Color and camera raw
- Photoshop Elements User Guide
- Introduction to Photoshop Elements
- Workspace and environment
- Fixing and enhancing photos
- Resize images
- Process camera raw image files
- Add blur, replace colors, and clone image areas
- Adjust shadows and light
- Retouch and correct photos
- Sharpen photos
- Auto Smart Tone
- Using actions to process photos
- Photomerge Compose
- Create a panorama
- Moving Overlays
- Moving Elements
- Adding shapes and text
- Guided edits, effects, and filters
- Guided mode
- Guided mode Photomerge edits
- Guided mode Basic edits
- Adjustment filters
- Guided mode Fun edits
- Guided mode Special edits
- Artistic filters
- Guided mode Color edits
- Guided mode Black & White edits
- Blur filters
- Brush Stroke filters
- Distort filters
- Other filters
- Noise filters
- Render filters
- Sketch filters
- Stylize filters
- Texture filters
- Pixelate filters
- Working with colors
- Working with selections
- Working with layers
- Creating photo projects
- Saving, printing, and sharing photos
- Keyboard shortcuts
- Keys for selecting tools
- Keys for selecting and moving objects
- Keys for the Layers panel
- Keys for showing or hiding panels (expert mode)
- Keys for painting and brushes
- Keys for using text
- Keys for the Liquify filter
- Keys for transforming selections
- Keys for the Color Swatches panel
- Keys for the Camera Raw dialog box
- Keys for the Filter Gallery
- Keys for using blending modes
- Keys for viewing images (expertmode)
In the Camera Raw dialog, you can perform preliminary adjustments and modifications to a raw image before editing it in Photoshop Elements. With the Preview option enabled, you can see how the modified image appears.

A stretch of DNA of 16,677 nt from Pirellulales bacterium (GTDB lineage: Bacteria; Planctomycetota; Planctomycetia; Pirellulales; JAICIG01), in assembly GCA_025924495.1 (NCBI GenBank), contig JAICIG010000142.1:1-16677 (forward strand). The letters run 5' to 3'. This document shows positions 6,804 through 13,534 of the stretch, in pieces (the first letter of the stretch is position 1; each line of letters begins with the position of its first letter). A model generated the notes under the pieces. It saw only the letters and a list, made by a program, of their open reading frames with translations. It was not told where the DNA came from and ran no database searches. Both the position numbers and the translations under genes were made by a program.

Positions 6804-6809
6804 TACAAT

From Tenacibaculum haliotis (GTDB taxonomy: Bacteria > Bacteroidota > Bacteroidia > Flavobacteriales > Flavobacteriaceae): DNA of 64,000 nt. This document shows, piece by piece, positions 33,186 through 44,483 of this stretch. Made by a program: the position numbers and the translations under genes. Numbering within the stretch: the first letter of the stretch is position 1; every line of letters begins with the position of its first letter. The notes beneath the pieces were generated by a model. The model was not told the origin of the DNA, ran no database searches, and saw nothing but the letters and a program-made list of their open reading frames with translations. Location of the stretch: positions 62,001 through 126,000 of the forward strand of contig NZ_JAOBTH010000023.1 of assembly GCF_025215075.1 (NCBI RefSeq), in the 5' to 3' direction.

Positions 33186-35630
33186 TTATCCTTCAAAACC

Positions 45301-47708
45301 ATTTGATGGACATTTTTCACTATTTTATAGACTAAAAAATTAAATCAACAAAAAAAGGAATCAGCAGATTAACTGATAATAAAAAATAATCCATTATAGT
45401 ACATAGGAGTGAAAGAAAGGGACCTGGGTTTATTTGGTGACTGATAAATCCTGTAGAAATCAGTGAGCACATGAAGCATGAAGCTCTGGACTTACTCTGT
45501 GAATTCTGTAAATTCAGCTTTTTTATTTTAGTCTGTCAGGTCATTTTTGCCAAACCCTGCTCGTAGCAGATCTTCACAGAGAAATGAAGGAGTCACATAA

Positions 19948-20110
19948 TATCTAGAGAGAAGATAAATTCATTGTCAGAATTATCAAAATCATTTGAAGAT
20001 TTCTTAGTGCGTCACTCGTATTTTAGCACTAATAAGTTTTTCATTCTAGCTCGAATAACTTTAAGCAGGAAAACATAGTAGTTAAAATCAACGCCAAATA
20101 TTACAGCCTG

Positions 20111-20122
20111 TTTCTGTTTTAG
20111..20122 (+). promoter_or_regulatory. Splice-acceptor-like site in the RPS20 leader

The options available include sliders to modify the attributes of the image. For example, you can change the exposure, brightness, clarity, and saturation and vibrance. The number of options available to modify the image also depends on the Process Version used. For example, some sliders like Shadows and Whites that appear while using Process Version 2012 do not appear when Process Version 2010 is used. Likewise, the Fill Light slider that appears when Process Version 2010 is used does not appear when Process Version 2012 is used.
Using the histogram and RGB values in camera raw
The Camera Raw histogram shows all three channels (red, green, and blue) of the image simultaneously. The histogram changes automatically as you adjust the settings in the Camera Raw dialog box.
As you move the Zoom tool, Hand tool, or White Balance tool over the preview image, you see the RGB values in the upper-right corner of the dialog box.
White balance controls for camera raw
A digital camera records the white balance at the time of exposure as metadata, which you can see when you open the file in the Camera Raw dialog box. This setting usually yields the correct color temperature. You can adjust it if the white balance is not quite right.
The Adjust tab in the Photoshop Camera Raw dialog box includes the following three controls for correcting a color cast in your image:
Sets the color balance of the image to reflect the lighting conditions under which the photo was taken. In some cases, choosing a white balance from the White Balance menu provides satisfactory results. In many cases, you may want to customize the white balance using the Temperature and Tint adjustments.
The Camera Raw plug‑in can read the white balance settings of some cameras. Leave White Balance set to As Shot to use the camera’s white balance settings. For cameras whose white balance settings are not recognized, selecting As Shot is the same as choosing Auto: the Camera Raw plug‑in reads the image data and automatically adjusts the white balance.